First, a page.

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Postmodern Ethics Paperback – December 8, 1993

ISBN-13: 978-0631186939 ISBN-10: 063118693X Edition: 1st

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Product Details

  • Paperback: 262 pages
  • Publisher: Wiley-Blackwell; 1 edition (December 8, 1993)
  • Language: English
  • ISBN-10: 063118693X
  • ISBN-13: 978-0631186939
  • Product Dimensions: 6.1 x 0.6 x 9 inches
  • Shipping Weight: 12.8 ounces (View shipping rates and policies)
  • Average Customer Review: 4.3 out of 5 stars  See all reviews (3 customer reviews)
  • Amazon Best Sellers Rank: #544,172 in Books (See Top 100 in Books)

Editorial Reviews


"Bauman must be given credit for placing what Kant called the mysteries of 'moral law inside me' as the ultimate riddle of morality. His criticism of all moral theories that reduce morality to the utilitarian rational choice of social actors is convincing." Jose Casanova, New School for Social Research

From the Back Cover

Zygmunt Bauman's powerful and persuasive study of the postmodern perspective on ethics is particularly welcome. For Bauman the great issues of ethics have lost none of their topicality: they simply need to be seen, and dealt with, in a wholly new way. Our era, he suggests, may actually represent a dawning, rather than a twilight, for ethics.

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Most Helpful Customer Reviews

13 of 14 people found the following review helpful By Nessander VINE VOICE on April 10, 2002
Format: Paperback
In this imposing work, Bauman gives a readable account of the situation of ethics in today's world. First, he explains the central arguments around ethics in "modernity" before turning to how these are transformed now in "postmodern" thought.
These are not easy issues to address, but Bauman does a pretty good job in bringing it into language that most people will be able to understand, while not watering down the thoughts of postmodern ethicists such as E. Levinas, whose work Bauman admires. Since Levinas is so difficult to read and understand, I think that this book can serve as a useful introduction to his thought, the conditions surrounding it, and the thought of other such thinkers.
Bauman's work is of course informed by his own work and thinking on these subjects, and readers should also look to his book "Liquid Modernity" in which he presents his views. I only give this book 4 stars, however, because it remains difficult reading - it could have been slightly more well written.
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3 of 4 people found the following review helpful By Riccardo Pelizzo on January 2, 2008
Format: Paperback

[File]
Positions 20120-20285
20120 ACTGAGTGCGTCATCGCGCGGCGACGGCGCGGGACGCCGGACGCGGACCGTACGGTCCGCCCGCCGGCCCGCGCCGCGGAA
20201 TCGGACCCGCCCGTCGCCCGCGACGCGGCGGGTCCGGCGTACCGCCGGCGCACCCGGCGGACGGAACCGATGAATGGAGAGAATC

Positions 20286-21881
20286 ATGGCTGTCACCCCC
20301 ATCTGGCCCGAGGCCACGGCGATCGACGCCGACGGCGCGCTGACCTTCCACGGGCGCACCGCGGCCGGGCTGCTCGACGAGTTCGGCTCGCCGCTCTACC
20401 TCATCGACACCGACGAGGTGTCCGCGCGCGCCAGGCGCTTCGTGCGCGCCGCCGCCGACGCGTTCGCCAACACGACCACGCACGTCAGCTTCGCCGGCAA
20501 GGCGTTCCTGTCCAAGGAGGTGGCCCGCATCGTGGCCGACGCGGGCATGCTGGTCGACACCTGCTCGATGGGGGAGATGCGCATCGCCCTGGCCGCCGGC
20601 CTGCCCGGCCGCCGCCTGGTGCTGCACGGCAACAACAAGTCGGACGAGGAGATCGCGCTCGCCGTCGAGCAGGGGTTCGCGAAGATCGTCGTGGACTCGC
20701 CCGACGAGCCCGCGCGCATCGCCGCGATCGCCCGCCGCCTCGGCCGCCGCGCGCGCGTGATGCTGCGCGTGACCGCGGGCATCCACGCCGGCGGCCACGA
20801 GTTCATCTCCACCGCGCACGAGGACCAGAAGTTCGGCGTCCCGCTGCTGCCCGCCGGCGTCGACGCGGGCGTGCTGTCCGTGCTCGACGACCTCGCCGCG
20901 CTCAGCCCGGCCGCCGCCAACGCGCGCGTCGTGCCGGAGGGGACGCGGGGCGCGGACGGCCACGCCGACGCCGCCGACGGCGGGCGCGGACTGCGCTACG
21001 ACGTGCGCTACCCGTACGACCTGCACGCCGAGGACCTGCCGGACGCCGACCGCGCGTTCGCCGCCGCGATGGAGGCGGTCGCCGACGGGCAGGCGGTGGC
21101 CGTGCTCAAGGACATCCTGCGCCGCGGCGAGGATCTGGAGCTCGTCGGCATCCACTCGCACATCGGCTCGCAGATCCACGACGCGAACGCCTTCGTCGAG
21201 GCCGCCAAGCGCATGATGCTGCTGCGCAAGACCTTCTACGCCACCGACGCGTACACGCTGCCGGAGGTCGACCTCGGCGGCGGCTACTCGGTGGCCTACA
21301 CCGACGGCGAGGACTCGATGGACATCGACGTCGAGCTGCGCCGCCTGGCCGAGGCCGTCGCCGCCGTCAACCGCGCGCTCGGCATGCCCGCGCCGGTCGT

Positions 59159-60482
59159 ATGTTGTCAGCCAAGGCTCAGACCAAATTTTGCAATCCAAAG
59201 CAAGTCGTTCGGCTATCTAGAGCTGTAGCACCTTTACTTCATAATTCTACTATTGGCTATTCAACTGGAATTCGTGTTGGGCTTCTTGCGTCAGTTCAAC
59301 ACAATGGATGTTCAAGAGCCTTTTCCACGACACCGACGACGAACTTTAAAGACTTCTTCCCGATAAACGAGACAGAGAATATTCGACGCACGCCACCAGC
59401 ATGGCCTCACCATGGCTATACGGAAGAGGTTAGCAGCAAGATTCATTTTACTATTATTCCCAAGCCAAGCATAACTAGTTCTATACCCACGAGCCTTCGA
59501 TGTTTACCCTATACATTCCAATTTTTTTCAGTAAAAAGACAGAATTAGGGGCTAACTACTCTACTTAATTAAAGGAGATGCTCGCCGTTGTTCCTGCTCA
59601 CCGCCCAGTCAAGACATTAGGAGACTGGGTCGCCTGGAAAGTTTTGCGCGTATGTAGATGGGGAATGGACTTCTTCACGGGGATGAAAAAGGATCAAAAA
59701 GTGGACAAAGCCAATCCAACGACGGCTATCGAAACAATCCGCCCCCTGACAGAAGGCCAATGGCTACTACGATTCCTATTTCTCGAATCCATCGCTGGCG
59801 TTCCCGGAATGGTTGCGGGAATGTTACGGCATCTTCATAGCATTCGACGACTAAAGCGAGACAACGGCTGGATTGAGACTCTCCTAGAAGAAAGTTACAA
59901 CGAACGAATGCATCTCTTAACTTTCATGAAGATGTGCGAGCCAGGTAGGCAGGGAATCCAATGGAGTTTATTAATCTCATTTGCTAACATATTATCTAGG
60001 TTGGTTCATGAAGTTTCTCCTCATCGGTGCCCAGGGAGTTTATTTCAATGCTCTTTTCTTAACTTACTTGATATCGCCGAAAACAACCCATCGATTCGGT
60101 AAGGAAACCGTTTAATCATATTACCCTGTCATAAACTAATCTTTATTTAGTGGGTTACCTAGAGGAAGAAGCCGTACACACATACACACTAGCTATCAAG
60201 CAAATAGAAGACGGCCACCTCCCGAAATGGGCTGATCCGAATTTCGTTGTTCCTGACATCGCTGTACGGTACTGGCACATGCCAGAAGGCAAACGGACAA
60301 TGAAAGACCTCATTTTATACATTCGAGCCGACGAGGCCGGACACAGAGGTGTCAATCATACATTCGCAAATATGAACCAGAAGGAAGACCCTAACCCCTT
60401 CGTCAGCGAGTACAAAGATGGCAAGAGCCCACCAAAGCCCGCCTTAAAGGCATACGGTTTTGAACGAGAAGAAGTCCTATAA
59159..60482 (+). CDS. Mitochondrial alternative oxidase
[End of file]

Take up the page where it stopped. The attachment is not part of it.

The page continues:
This revealing book offers a postmodern view on the moral actions.

It's not possible to be a person wrapped up happily in her own egoism, because the nature and destiny of the Self are inseparable from the unconditioned and unlimited responsibility for the Other, according to the thought of Levinas, who provides Bauman with the foundation for his th theorization of the postmodern ethics.

Moral impulses are innate and the individual, not the society, is their only guardian. In the time of the postmodern the individual discovers an authentic moral condition and measures himself with the autonomy - and the loneliness - of his moral choices.

Bauman severely criticizes modernity ( the Enlightenment) for constructing an utilitarian ethics based on the idea of an universal code of rational rules and on the moral unreliability of the individual.

The moral condition of the individuals, in the postmodern time, is marked, on the contrary, by a sort of ambivalence, not-rationality, uncertainty and not- universality.

The reader, and the moral actor, will be deeply moved by this book about the "morality without an ethical code'. Thisbook does not provide any answer to the moral dilemmas but invites us to consider that the only way to ensure the morality of our choices is to suspect that our Self is never moral enough.
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Bauman's book does an excellent job of establishing and critiquing the nature and historical context of postmodern ethics. In part 1 of the book Bauman explores the theoretical context tracing the development of ethics out of the Enlightenment era and then shows how we have transitioned into a new context. Again, the emphasis here is theoretical-historical. In the second part of the book Bauman explores major influences on postmodern ethics such as urbanization, technology, government, globalization, and changing social structures. Bauman's perspective is not positive. At almost every turn Bauman finds the postmodern context extremely troubling, and in many respects dehumanizing. But I think his analysis is right on--not simply because he finds the postmodern ethical situation problematic--but because his analysis uncovers the way people are actually behaving and tracing eh consequences logical and practical of this behavior.

To the negative, Bauman's book suffers from being boring and a tendency to ramble, and even be a slight preachy. But the positives far outweigh the negatives and endorse it gladly.
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